Giant House Spiders
What are Giant House Spiders
Giant house spiders prey on any insect they can subdue, including larger flying insects like bees and wasps. Because they are fast on their web and have powerful jaws for gripping, they can take down prey much larger than themselves. Common in and around buildings in Washington state, their webs are often found in the corner of a room, in garages and sheds, and under rocks and logs. Your first encounter may come when you find them stuck in your bathtub or sink when they climb into it for a drink of water! They can be identified by their pear-shaped brown body with darker brown or black patterning. Both the male and female look the same, but the male’s body is slightly smaller.
Giant House Spider vs. Hobo Spider
Giant house spiders perform a unique function in the home by keeping hobo spiders out of the house. They will out-compete them for food and displace them indoors. Males often kill hobo spiders without eating them.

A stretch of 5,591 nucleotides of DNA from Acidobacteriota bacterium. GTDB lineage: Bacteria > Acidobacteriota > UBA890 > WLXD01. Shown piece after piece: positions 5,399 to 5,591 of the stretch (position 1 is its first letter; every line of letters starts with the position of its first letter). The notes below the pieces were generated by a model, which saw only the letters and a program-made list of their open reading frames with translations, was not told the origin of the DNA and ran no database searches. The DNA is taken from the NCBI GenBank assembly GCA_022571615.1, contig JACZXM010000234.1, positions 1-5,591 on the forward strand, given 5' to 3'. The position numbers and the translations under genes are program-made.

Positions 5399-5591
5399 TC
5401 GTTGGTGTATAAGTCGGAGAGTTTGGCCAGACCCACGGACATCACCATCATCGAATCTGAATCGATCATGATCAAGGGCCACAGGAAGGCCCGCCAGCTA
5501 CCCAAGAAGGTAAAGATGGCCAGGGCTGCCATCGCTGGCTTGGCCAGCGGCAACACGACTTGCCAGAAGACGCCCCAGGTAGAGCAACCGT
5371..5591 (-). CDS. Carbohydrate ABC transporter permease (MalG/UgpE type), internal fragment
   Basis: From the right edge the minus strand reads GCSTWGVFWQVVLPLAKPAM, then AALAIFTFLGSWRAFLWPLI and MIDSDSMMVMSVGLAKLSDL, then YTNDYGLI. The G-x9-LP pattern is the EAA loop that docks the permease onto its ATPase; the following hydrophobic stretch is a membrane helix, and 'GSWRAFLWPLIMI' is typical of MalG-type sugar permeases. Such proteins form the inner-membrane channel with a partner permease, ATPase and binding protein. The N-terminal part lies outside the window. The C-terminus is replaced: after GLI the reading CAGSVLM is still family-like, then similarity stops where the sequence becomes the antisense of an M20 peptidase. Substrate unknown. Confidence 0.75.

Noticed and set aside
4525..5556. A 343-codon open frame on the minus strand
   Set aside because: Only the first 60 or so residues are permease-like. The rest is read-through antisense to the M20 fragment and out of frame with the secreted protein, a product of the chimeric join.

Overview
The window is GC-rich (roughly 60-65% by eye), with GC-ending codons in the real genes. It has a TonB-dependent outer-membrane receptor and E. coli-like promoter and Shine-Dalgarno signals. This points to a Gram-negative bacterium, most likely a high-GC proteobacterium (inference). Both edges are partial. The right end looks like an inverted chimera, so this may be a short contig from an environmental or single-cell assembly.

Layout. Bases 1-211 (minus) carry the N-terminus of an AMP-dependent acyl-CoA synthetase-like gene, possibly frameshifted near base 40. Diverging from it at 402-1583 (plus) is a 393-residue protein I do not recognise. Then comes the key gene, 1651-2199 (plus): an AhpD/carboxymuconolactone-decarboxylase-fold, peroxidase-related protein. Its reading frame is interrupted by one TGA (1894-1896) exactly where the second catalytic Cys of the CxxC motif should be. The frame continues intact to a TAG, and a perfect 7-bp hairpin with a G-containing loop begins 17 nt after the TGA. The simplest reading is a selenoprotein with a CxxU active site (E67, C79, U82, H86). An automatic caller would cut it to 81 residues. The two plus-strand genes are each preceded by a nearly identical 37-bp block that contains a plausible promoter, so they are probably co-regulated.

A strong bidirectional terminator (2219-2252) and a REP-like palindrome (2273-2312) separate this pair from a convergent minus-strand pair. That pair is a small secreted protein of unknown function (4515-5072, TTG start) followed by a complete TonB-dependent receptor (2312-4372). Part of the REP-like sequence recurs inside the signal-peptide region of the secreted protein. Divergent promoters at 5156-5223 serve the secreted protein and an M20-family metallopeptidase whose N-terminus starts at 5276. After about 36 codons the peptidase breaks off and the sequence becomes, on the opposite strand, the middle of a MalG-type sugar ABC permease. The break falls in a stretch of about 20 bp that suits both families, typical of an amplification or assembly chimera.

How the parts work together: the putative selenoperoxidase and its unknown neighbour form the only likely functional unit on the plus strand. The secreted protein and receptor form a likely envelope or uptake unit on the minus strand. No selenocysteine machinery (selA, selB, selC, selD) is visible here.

How to Prevent Giant House Spiders
The best way to keep out giant house spiders is to make sure any large cracks, gaps, or crevices in your exterior siding are sealed. This will keep them from entering in search of a mate. Use your vacuum or a broom to remove the spiders, their webs, and egg sacs. Also, make sure to keep food sources to a minimum and remove any brush or leaf piles near your home.
When to Call an Exterminator
A single pair of giant house spiders can produce 60 baby spiders (spiderlings) or more per egg sac. Often you can tell if you have an infestation because you will see a large number of spiders in your home. This may be just a small portion of those present! If you live in the Puyallup, Washington area and suspect you may have an infestation, call the experts at Whitworth Pest Solutions. We’ll come and inspect your home, identify the problem, design a treatment plan, and make a follow-up visit to determine its success. Whitworth offers a variety of residential and commercial programs designed to keep your home or business pest-free!